I mentioned below that Prof. Diane Lipsett delivered a wonderful lecture on the conversation currently taking place between New Testament scholars, family historians, social archaeologists and the like. The title of this post is actually the title of en entire semester-long course taught by Prof. Lipsett, so for our, geez, ninety minute session she condensed her focus to Men, Women, and Children in Ancient Rome. With her permission, I am posting my notes from this lecture below, tweaked a little for readability. Prof. Lipsett is interested in studies of gender formation among non-elites as well as elites, those people about whom we know much less because they did not have the resources or clout to commemorate and study themselves, generally speaking. Roman households were much broader than we conceive of in modern terms, with a wide spectrum of people connected by family and employment living under one roof (the terms domus/eikos/ikea capture this idea of an indiscriminate household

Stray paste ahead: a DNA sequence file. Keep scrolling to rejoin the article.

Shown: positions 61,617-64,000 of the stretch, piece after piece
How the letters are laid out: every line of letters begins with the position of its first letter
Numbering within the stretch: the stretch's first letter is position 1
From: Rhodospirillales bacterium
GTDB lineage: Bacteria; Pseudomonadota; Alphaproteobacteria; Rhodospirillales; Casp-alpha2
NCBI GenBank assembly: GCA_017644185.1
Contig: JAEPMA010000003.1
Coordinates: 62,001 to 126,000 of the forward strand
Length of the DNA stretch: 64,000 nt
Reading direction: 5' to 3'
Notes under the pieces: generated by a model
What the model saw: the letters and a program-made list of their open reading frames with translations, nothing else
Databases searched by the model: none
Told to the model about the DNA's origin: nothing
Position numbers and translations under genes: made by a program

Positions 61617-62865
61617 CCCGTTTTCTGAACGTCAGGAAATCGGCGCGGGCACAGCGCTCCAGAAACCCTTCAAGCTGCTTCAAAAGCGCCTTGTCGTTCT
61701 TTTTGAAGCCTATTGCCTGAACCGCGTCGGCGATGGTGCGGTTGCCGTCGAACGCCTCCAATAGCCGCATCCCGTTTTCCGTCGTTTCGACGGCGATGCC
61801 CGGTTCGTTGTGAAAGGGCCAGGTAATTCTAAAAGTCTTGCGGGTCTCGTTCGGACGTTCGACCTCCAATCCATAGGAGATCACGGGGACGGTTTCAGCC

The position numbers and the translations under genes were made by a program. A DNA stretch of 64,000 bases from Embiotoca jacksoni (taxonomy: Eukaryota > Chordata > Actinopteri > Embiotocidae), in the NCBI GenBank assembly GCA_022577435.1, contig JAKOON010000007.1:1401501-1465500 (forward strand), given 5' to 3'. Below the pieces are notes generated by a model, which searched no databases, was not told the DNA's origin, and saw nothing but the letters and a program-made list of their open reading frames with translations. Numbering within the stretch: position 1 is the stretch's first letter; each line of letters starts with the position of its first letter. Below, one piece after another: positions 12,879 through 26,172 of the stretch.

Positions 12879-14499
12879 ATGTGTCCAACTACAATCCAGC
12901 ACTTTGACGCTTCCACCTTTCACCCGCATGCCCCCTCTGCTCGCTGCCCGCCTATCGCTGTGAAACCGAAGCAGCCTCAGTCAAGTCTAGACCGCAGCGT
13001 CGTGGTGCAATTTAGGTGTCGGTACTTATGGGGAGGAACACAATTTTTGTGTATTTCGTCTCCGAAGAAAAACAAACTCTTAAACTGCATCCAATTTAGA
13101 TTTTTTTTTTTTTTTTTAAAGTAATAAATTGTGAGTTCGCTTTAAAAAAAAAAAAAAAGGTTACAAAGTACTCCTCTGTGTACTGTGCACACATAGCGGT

Don't you just love Sarah & Andy's messages? I sure do.
We miss you guys.
Charlie & Marti (S&A's home in Seattle for 10 days)
i miss you two!
I had a dream last night that you called me. I've been thinking of you lately, as I've decided to go back to school next to get my teacher certification--yay! But I can't remember for the life of me which school you went to, Sarah. Oh my forgetful brain! I can't seem to find it on the Internet either. So anyway, in my dream you told me what school it was, but when I woke up, I promptly forgot again. Arh!
So if you could kindly come back to me in my dreams or email me, then I would be oh-so-happy.
where are you two?? i hope you're having fun.
ps i met a couple from switzerland on their bikes recently. they are going to india and back through africa for two years!